Reviewed by Jeffrey B. Remz
he setting may have been most unusual for Tift Merritt - the Museum of Fine Arts - but the venue must have agreed with the soulful, sometimes rootsy singer quite well because the diminutive performer put on a most satisfying, warm and heartfelt show.
Merritt has enjoyed a few twists and turns in her career going from a more country sound on her earlier efforts to a potpourri of country, roots, soulful and chanteuse songs on "Another Country," out earlier this year. Much of "Another Country" was written by Merritt in Paris where she lived for stretches of time and ended up writing even though she held no expectations of herself of doing so. Merritt certainly stood behind the new material because she played almost every single song from it, starting with "Morning Is My Destination." Highlights included "I Know What I'm Looking For Now" and the close of the regular set, "Something To Me."
The fact of the matter is whether old or new, the material really suited Merritt quite well, which was a key reason the concert worked as strongly as it did. There were no low points or stretches where it drifted into tedium. Merritt can sing softly or rock harder, putting forth the necessary effort. And Merritt gets into the songs herself, swaying with the music or kicking her leg. The energy of Merritt and her four-piece band was quite palpable.
Merritt was abetted throughout the 80-minute show by a strong band. While long-time sidekick Zeke Hutchins kept a good beat, the standout was Danny Eisenberg on keyboards. Time and again, he infused the songs with the soulful, Muscle Shoals sounding burst the songs required.
This was certainly not a paint by the numbers show because Merritt used the room to her benefit. She purposefully went off mic a number of times during the concert, giving her voice a softness that made the music even more touching ("Keep You Happy"). Merritt switched often between keyboards and acoustic guitar (she played electric on one song) as needed,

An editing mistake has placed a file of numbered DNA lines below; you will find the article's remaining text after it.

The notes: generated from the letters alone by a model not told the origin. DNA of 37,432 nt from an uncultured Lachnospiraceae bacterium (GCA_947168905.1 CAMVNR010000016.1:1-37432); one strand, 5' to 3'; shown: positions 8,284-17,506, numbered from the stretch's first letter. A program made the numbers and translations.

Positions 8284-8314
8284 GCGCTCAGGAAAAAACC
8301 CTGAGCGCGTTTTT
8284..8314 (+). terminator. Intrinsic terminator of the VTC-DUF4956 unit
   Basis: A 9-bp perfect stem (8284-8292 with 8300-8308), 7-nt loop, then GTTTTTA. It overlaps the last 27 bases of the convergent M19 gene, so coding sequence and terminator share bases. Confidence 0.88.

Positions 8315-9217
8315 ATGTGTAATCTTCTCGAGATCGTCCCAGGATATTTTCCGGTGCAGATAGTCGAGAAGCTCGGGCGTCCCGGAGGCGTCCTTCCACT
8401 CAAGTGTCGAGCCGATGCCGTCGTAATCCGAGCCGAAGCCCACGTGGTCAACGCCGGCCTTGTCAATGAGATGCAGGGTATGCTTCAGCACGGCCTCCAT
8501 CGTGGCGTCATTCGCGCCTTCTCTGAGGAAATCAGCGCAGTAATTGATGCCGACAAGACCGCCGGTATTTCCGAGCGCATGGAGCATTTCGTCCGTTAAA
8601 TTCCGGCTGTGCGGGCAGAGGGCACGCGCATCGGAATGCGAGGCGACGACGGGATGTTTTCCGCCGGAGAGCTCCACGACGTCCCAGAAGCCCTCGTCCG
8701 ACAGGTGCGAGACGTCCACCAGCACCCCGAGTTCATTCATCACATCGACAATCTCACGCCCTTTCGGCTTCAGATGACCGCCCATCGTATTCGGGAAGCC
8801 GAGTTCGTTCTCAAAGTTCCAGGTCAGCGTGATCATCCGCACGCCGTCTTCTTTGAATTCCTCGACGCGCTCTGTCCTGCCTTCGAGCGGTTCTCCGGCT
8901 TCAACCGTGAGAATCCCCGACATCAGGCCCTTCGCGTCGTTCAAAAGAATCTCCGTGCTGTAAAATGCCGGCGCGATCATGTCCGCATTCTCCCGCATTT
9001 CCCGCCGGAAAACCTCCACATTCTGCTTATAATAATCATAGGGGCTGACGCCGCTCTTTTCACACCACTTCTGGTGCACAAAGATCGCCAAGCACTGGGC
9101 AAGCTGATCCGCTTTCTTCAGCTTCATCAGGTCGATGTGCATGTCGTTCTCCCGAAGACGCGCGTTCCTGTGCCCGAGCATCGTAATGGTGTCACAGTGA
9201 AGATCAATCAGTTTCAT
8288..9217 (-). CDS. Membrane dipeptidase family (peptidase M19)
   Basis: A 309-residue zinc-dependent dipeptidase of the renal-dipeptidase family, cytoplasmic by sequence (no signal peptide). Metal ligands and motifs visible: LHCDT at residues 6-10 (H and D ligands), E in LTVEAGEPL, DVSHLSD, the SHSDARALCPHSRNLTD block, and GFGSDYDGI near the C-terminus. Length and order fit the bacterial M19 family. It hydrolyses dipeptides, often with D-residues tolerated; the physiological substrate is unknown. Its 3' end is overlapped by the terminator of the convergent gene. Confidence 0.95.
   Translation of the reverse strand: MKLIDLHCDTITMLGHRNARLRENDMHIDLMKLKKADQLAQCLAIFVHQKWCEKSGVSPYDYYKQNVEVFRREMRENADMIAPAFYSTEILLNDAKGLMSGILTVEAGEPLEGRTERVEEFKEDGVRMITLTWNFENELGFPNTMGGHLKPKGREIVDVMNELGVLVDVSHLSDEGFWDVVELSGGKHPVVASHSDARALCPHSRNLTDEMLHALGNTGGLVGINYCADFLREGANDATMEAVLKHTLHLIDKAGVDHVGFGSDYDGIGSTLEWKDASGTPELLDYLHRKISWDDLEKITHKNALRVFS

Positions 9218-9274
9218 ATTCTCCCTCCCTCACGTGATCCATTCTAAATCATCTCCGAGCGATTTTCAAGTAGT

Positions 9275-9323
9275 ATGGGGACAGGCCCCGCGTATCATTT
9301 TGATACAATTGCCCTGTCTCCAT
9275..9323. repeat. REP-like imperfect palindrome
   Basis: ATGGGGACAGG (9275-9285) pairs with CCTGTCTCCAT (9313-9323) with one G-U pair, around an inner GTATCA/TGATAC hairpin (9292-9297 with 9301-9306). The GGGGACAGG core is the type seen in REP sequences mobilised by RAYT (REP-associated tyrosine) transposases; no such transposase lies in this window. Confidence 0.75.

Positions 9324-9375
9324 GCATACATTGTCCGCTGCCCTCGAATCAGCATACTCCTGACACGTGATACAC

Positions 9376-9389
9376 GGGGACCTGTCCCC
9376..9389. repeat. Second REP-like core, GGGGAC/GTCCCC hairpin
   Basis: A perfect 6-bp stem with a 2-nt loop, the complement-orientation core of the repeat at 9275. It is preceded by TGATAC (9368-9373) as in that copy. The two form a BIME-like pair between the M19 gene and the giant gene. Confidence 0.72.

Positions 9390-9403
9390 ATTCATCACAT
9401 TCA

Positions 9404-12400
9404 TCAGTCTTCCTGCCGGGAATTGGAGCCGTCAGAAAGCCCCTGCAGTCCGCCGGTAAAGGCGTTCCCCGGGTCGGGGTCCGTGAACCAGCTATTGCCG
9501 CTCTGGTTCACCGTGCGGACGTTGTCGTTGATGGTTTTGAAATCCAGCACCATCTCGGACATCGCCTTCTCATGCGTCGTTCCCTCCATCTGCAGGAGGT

And she is a warm performer, who was in touch with her surroundings. The near-sell out crowd gave Merritt a deserved hearty response several times during the show with a few standing ovations leaving Merritt clearly appreciative. Several times, she got excited about a baby in the audience who loudly said "yay" after Merritt finished one song. That led to Merritt latter telling a humorous story from her wilder days about playing at an elementary school after having been up very late the night before writing and drinking and then surprisingly (for her) playing before 500 kids with no appropriate songs. Merritt called it "my best gig ever...until the one tonight."
She was joking, of course, about the second part of the phrase, but when all was said and done, that may not have been far off the mark.
Canadian Jason Collett opened the show with a good set of generally mid-tempo songs. Collett is a member of the well-respected Broken Social Scene of which Leslie Feist is also a member, but also has his own solo career going. He sang two brand new songs that hit harder musically than most of the rest of the material and also were poppier sounding, but they also sounded very good.